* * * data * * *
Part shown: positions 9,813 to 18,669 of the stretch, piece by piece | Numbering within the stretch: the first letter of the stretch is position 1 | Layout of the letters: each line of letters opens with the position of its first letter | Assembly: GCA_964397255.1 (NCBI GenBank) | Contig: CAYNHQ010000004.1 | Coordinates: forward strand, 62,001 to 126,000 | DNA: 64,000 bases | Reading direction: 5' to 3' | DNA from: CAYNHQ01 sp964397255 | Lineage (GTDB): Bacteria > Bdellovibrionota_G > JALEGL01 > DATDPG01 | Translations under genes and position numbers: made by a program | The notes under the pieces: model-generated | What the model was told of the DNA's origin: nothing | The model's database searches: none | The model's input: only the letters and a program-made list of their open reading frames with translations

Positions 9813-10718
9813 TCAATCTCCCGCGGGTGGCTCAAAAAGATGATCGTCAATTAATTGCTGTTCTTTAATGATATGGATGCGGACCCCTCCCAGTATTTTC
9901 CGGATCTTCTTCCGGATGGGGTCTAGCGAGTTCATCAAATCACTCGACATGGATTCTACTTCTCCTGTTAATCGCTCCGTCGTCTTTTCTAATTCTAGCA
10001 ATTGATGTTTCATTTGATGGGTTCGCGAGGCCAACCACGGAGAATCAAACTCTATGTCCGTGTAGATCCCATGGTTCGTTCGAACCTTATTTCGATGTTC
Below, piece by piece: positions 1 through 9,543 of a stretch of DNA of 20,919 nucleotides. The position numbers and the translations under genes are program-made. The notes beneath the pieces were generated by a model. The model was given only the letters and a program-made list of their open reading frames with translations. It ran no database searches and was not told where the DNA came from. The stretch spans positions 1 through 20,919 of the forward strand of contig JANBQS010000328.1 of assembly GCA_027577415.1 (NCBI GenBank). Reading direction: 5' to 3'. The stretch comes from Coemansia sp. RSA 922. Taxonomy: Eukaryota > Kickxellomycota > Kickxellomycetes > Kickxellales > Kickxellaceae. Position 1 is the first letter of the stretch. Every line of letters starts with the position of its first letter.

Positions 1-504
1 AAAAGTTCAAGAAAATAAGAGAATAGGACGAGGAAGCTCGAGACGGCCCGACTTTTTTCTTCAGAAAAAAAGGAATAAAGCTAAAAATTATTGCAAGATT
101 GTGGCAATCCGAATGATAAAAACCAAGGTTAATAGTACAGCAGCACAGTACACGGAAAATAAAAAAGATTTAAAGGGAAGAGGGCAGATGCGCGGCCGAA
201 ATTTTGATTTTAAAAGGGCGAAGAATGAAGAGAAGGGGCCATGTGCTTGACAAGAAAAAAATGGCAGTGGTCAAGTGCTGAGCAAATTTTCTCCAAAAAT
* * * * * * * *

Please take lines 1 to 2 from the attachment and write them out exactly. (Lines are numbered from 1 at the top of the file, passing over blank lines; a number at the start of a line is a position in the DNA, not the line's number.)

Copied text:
Part shown: positions 9,813 to 18,669 of the stretch, piece by piece | Numbering within the stretch: the first letter of the stretch is position 1 | Layout of the letters: each line of letters opens with the position of its first letter | Assembly: GCA_964397255.1 (NCBI GenBank) | Contig: CAYNHQ010000004.1 | Coordinates: forward strand, 62,001 to 126,000 | DNA: 64,000 bases | Reading direction: 5' to 3' | DNA from: CAYNHQ01 sp964397255 | Lineage (GTDB): Bacteria > Bdellovibrionota_G > JALEGL01 > DATDPG01 | Translations under genes and position numbers: made by a program | The notes under the pieces: model-generated | What the model was told of the DNA's origin: nothing | The model's database searches: none | The model's input: only the letters and a program-made list of their open reading frames with translations

Positions 9813-10718